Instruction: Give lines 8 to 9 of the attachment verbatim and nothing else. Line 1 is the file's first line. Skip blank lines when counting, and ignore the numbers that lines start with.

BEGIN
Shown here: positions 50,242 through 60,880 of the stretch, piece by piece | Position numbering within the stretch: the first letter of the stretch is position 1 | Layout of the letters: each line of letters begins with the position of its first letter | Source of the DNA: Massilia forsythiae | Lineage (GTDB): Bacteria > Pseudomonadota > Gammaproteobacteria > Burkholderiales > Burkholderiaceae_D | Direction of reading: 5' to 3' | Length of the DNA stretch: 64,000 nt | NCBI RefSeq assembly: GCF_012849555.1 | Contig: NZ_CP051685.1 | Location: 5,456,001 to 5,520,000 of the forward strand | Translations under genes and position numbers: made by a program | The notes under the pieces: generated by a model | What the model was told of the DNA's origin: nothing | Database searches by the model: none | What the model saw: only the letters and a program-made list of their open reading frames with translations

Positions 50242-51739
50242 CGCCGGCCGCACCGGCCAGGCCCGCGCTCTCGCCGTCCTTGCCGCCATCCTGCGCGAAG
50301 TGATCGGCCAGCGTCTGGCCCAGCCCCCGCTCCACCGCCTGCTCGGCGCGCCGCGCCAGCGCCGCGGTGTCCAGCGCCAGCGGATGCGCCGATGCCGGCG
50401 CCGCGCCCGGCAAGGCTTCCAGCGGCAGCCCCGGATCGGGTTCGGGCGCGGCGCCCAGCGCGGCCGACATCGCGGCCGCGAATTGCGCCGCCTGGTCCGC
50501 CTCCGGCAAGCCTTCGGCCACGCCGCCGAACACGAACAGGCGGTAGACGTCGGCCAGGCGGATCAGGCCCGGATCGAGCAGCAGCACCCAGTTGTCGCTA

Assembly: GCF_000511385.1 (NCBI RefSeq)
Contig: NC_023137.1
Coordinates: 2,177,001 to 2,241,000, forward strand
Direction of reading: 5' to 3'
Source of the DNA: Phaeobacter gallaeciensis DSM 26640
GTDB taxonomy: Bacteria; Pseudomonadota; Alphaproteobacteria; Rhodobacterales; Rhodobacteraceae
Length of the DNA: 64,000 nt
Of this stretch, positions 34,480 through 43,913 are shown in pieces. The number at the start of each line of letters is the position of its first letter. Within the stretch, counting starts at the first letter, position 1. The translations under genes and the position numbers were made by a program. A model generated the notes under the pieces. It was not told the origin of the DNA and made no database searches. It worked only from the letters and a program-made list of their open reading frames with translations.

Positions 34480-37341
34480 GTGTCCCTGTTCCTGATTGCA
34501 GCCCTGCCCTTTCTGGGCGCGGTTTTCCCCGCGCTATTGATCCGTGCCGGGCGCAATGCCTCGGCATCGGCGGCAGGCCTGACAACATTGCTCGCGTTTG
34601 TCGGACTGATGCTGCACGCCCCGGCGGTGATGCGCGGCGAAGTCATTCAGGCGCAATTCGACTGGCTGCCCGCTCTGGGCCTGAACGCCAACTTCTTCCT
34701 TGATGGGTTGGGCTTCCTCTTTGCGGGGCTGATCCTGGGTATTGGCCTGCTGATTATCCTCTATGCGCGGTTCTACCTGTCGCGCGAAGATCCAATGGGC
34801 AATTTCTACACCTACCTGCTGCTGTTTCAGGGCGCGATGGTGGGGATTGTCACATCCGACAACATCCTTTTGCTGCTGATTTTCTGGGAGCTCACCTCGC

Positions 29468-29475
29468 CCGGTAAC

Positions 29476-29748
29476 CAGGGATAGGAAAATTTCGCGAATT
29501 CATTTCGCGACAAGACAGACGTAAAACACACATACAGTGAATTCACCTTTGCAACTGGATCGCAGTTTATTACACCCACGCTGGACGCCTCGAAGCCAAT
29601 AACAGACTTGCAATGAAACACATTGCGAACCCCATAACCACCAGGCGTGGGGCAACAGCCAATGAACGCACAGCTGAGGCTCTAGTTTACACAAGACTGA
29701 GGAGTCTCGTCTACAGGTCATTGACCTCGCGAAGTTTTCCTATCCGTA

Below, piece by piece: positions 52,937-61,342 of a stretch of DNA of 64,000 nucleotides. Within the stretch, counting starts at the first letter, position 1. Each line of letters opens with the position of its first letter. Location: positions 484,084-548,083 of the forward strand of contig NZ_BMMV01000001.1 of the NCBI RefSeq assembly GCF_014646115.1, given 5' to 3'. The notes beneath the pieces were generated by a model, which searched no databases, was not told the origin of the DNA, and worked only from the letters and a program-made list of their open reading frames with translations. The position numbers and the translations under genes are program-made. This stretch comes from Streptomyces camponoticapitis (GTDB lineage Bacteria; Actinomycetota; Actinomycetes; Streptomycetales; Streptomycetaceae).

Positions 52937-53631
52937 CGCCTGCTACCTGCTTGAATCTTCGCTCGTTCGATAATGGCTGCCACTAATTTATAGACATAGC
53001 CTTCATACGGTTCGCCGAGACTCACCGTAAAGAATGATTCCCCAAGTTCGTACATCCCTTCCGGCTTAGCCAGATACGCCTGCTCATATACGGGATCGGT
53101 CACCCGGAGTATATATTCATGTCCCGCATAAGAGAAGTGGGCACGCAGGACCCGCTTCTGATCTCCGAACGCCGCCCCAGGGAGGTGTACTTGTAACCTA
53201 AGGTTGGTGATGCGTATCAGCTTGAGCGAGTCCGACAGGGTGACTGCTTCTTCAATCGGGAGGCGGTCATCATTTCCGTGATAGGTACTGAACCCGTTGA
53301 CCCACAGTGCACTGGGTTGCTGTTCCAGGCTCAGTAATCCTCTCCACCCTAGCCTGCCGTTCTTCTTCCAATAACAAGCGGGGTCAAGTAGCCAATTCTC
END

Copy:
Contig: NC_023137.1
Coordinates: 2,177,001 to 2,241,000, forward strand